Brothers James and John Ritty developed a working version of a mechanical cash register for use at James' saloon in Dayton, Ohio.
In 1878, while on a steamboat trip in Europe, James Ritty became intrigued by a mechanism that counted the revolutions of the ship's propeller. He wondered if something like this could be made to record cash transactions at the saloon he owned. By using a machine to record each sale, he determined it would be possible for both the employer and the customer to check and audit each transaction.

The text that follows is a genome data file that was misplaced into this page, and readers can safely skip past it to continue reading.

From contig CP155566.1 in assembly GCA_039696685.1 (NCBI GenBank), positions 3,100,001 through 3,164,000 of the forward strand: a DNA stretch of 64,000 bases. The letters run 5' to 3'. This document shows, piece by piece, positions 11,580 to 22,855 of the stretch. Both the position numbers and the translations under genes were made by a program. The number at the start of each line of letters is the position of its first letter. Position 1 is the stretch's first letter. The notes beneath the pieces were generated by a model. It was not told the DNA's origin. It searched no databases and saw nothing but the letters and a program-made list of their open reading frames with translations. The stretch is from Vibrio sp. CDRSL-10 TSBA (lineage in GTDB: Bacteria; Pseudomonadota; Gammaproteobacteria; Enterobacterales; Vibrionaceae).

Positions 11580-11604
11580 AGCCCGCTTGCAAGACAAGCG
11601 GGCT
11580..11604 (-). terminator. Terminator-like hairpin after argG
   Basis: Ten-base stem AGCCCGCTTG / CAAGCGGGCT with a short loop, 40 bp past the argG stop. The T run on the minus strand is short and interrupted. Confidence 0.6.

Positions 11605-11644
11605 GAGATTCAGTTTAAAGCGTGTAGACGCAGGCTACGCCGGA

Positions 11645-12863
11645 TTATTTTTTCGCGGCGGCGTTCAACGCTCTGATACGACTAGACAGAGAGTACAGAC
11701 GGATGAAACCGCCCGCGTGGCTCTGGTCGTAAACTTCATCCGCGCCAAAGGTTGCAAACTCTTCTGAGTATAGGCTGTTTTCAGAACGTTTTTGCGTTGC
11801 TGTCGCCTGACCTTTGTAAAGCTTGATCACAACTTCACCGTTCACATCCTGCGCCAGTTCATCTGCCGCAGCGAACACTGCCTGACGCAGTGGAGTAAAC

Upon his arrival back home in Dayton, Ritty and his brother John began working on a design for such a device. They worked on several versions, and their third prototype was a success. It operated by pressing a key that represented a specific amount of money. There was no cash drawer yet with their design. Continuing to improve their innovation, the Ritty brothers opened a small factory in Dayton to manufacture cash registers. James Ritty soon became overwhelmed with the responsibilities of operating two businesses and sold the interest in the cash register business to others who renamed the company the National Cash Register Company, later known as NCR.